- Unemployed veterans, including disabled veterans
- Long-term family assistance recipients
- Summer youth employees living in empowerment zones
The credits are calculated based on wages paid to the employees and can provide up to a $9,000 savings over two years.
You’ll need to ask a tax professional to help you optimize the Form 5884 tax credit.
12. Empowerment Zone Employment Credit
Here’s a tax credit for businesses that hire someone who lives and works in a low-income area. The U.S. Department of Housing and Urban Development created empowerment zones to stimulate development in low-income areas. Visit the IRS website to see the zones.
Although the empowerment zones expired at the end of 2017, the Taxpayer Certainty and Disaster Tax Relief Act of 2019 provides for an extension of these designations to the end of 2020. Qualifying businesses can receive up to $3,000 for each full- or part-time employee who lives in an empowerment zone. This comprises up to 20% of the first $15,000 in wages.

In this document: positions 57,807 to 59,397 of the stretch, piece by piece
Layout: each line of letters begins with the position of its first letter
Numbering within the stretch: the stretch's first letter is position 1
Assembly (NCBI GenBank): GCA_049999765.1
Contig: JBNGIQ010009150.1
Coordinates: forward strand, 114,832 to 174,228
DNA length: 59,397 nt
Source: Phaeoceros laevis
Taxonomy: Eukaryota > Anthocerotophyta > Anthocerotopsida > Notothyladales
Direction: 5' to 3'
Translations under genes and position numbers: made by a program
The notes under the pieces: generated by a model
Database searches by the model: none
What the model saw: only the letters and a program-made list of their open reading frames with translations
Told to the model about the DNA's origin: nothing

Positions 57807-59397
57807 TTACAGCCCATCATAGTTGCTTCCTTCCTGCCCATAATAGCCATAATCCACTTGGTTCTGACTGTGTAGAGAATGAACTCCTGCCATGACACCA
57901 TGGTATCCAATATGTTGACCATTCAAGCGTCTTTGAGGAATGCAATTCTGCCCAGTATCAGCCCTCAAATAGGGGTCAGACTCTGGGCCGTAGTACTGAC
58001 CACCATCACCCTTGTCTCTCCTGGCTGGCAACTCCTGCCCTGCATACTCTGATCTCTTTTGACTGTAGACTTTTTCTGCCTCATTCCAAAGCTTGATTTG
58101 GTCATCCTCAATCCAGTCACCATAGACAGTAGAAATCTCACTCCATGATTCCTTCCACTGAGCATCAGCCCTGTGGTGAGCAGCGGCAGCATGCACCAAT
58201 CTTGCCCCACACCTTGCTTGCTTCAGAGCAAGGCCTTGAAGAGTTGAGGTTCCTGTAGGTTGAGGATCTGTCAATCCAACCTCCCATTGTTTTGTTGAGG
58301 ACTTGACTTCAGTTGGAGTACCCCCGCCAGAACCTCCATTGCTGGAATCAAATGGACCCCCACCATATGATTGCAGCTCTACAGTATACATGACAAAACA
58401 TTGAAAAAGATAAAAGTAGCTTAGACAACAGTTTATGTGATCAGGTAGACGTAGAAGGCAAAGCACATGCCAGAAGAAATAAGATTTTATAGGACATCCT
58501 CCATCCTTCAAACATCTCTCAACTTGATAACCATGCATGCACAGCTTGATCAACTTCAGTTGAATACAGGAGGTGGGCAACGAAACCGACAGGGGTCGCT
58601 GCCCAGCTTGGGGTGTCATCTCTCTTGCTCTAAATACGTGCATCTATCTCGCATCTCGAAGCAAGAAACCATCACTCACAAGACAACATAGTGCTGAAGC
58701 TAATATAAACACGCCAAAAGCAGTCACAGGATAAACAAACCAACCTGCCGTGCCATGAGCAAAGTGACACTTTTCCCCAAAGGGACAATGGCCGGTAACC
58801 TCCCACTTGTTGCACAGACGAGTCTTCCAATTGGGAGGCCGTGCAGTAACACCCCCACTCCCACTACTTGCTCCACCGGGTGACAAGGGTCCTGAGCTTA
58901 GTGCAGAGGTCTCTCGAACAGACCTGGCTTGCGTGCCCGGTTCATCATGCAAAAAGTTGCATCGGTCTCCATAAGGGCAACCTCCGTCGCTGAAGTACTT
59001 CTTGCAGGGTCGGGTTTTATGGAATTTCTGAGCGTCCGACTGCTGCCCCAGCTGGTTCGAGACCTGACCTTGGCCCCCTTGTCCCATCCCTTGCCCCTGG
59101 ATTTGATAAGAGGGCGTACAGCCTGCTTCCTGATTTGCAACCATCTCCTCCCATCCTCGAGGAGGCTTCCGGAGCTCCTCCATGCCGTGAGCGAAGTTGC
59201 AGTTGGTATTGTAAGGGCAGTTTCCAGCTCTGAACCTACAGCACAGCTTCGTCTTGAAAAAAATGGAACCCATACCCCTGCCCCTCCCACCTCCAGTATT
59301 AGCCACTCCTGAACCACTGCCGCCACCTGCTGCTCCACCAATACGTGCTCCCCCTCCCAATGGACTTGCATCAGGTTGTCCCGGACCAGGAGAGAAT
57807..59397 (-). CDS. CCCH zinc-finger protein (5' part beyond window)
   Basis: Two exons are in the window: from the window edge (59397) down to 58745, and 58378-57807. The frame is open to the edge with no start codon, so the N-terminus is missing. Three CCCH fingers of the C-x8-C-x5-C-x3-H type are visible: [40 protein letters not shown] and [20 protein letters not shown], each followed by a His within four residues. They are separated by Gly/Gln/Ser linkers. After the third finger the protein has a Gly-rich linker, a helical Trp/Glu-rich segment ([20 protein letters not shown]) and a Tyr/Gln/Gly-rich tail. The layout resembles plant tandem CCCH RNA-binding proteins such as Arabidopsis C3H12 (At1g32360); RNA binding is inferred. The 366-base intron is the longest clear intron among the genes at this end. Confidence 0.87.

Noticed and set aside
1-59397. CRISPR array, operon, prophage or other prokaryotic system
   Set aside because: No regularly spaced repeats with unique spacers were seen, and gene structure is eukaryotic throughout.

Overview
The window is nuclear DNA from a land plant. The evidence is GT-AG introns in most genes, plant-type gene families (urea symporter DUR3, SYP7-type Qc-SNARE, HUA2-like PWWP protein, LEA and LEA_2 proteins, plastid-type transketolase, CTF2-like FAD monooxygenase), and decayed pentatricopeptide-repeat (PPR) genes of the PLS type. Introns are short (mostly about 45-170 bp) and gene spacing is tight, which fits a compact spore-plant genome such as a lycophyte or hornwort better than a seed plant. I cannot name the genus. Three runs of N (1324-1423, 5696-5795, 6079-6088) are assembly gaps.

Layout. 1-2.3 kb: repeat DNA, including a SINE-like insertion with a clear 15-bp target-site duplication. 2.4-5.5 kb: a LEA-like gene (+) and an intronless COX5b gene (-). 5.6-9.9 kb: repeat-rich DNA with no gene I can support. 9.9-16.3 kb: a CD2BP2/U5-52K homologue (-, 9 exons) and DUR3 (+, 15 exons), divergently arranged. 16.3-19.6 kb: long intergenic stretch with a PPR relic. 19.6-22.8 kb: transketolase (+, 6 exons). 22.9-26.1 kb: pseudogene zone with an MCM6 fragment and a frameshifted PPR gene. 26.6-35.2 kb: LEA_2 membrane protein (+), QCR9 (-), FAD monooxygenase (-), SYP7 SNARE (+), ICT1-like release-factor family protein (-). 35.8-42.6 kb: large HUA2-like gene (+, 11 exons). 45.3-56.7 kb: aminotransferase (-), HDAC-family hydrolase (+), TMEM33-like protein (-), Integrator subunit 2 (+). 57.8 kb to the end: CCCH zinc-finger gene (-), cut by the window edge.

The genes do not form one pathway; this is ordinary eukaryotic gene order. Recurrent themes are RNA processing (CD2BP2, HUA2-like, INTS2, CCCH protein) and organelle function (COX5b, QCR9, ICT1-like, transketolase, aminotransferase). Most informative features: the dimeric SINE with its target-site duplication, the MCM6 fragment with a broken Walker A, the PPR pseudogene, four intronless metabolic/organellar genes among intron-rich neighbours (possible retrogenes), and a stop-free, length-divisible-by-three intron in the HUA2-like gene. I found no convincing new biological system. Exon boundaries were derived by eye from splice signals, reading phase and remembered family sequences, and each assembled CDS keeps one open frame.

Claim this tax credit on Form 8844.
13. New Markets Credit
This tax credit supports businesses that invest in qualified community development entities (CDEs), which are organizations that help low-income communities.
Most eligible projects involve acquiring, renovating, or building real estate in low-income areas, such as:
- Educational facilities or community centers
- Hospitals or healthcare facilities
- Industrial buildings that create jobs
- Facilities that serve women, minorities, or other underserved communities
Your project must be located within an area that has a 20% poverty rate or with median family incomes that don’t exceed 80% of the area median income. When you’re ready, file for this tax credit on Form 8874.
14. Tax Cuts and Jobs Act
Since 2017, the Tax Cuts and Jobs Act (TCJA) allows owners of “pass-through” entities, including sole proprietorships, S-corporations, and partnerships, to deduct up to 20% of their qualified business income.
Although this legislation is evolving and the IRS has put limits on it, entrepreneurs in any industry may take the 20% deduction if they have taxable income that’s under $157,500 if they’re single, or $315,000 if they’re married.
For more information, review the IRS TCJA comparison for businesses.
15. Extended Paid Leave Benefits Credit